When I set up my website, www.cynthiashaver.com, the developer mentioned to me if I put links on my home page to social media, I needed to be ready to followup. I am a writer, love my work, so thought keeping up not a concern. Wrong. New content needed constantly.
I have two monthly writings, my newsletter to my 400 subscribers and THE ARK column. Then social media involves three postings (Facebook, Instagram, LinkedIn), careful to be positive and welcoming. And on top of those writings, are my Palm of the Hand short stories for my yet to be published book Girl From Nebraska.
Theme for this month newspaper column is maneki-neko, the beckoning cat from Japan, believed to bring good luck for its owner. It is regarded as a business talisman but can be used as a lucky charm to make a room inviting and cozy. The figurine seems to add a layer of authenticity to the business. The cat is front facing, generally with one paw raised although there are some with both paws raised in a welcome, beckoning gesture. One Japanese folk story I rather like, is that a rag merchant, in a poor state himself,, took in a stray, starving cat and nursed it back to health. In return, the cat sat at the front door of his business and beckoned in customers. Very good business came.
Another popular story is that a Daimyo, or high government official, after a morning of hunting with his falcon stopped at a temple to rest after being summoned, or beckoned, by a cat. As soon as the group was settled a violent thunderstorm struck, but they were safe because of the beckoning cat. The Daimyo and attendants thanked the temple priest and the cat for their hospitality, never forgetting the good deed. Since then, having a cat in front of a commercial site to welcome travelers, became a popular custom. It is particularly good luck, if someone else in business gives you a cat, special for any reason. Good business is sure to follow.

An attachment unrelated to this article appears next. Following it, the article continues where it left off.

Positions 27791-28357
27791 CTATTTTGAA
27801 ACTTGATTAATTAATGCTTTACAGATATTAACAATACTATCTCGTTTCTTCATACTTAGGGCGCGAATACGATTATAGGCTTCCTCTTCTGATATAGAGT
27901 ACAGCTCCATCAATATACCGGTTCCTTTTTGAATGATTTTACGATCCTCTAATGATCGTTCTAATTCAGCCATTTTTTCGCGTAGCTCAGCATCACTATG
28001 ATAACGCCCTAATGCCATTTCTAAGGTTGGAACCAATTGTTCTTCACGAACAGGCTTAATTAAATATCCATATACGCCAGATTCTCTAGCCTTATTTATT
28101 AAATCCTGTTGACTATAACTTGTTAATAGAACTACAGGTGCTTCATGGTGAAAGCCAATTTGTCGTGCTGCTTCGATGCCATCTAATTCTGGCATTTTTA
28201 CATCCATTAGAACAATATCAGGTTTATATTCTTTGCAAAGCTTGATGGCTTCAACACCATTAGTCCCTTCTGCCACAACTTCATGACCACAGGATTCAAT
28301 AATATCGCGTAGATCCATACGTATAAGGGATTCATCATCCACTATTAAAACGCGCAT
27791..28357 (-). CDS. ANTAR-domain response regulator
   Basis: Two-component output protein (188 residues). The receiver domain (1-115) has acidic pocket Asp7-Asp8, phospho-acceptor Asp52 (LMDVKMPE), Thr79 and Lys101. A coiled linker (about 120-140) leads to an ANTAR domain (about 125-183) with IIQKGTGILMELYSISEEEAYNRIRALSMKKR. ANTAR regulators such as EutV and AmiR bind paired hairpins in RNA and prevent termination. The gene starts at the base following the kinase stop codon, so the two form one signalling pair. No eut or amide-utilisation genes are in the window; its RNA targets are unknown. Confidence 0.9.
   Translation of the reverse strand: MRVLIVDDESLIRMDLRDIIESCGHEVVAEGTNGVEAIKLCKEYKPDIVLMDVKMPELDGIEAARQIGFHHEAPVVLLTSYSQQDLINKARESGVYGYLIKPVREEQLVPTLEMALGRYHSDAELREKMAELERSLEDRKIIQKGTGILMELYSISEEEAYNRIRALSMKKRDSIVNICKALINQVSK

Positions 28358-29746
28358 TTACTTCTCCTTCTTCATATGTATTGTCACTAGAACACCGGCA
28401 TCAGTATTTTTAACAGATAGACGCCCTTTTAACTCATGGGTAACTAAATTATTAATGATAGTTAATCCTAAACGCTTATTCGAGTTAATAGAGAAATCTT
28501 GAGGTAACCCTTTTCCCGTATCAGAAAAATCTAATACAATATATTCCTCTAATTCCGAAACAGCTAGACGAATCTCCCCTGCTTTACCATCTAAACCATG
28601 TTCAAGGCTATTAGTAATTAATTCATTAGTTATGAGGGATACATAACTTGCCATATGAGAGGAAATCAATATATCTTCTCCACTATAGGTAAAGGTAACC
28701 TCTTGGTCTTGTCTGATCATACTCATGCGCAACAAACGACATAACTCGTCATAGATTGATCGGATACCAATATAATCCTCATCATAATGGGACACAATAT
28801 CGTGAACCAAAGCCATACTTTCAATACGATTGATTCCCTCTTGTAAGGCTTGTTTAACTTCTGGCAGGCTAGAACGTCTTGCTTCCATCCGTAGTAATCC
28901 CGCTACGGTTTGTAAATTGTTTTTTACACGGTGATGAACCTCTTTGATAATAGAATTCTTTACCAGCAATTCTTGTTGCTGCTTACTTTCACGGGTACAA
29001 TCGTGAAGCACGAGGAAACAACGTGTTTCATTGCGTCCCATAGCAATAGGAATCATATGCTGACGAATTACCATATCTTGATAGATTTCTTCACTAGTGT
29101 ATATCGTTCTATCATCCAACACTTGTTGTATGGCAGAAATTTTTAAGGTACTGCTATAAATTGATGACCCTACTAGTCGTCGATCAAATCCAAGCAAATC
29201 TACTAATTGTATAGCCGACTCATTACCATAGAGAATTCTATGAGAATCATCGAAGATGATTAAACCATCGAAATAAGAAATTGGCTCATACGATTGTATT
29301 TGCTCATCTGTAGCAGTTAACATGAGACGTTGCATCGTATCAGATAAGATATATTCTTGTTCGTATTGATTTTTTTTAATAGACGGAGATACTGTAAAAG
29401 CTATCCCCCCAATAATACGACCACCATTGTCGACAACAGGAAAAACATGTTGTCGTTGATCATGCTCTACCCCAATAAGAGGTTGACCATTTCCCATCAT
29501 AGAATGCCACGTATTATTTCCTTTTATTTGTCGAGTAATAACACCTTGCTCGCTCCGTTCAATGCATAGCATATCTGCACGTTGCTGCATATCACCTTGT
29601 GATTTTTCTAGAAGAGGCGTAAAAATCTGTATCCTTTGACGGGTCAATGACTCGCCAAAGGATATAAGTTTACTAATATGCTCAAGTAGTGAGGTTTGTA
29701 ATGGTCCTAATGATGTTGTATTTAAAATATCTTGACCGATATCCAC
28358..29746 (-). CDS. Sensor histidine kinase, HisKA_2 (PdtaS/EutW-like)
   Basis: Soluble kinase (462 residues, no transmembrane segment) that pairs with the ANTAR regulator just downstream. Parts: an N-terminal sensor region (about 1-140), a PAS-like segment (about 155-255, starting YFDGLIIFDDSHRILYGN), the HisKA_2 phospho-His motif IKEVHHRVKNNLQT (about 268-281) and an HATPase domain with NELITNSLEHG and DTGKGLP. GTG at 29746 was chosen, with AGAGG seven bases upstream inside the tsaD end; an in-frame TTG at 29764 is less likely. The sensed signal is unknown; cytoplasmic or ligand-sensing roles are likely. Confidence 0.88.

These cats can be found in different colors, some with mechanical paws that go up and down, with bells and accessories. Common colors are white, black, and gold. Historically, the cat began appearing in the early 1600’s in Edo (today Tokyo).
As Wikipedia says “Because of its popularity in Chinese and Vietnamese communities (including Chinatowns in the United States), the maneki-neko is frequently mistaken for being Chinese in origin rather than Japanese, and is therefore sometimes referred to as a “Chinese lucky cat” or jīnmāo (“golden cat”). But shrine objects and good luck talismans spread around the world. I have the Turkish protective third eye on my deck to ward off evil spirits and this is Belvedere not Istanbul.
The photo above is of cat I gave to a close friend that had just moved into assisted living. I wanted her to have good luck, a positive talisman in her room. Cozy. The second cat I have was a gift from another Japanese textile dealer, my special thread.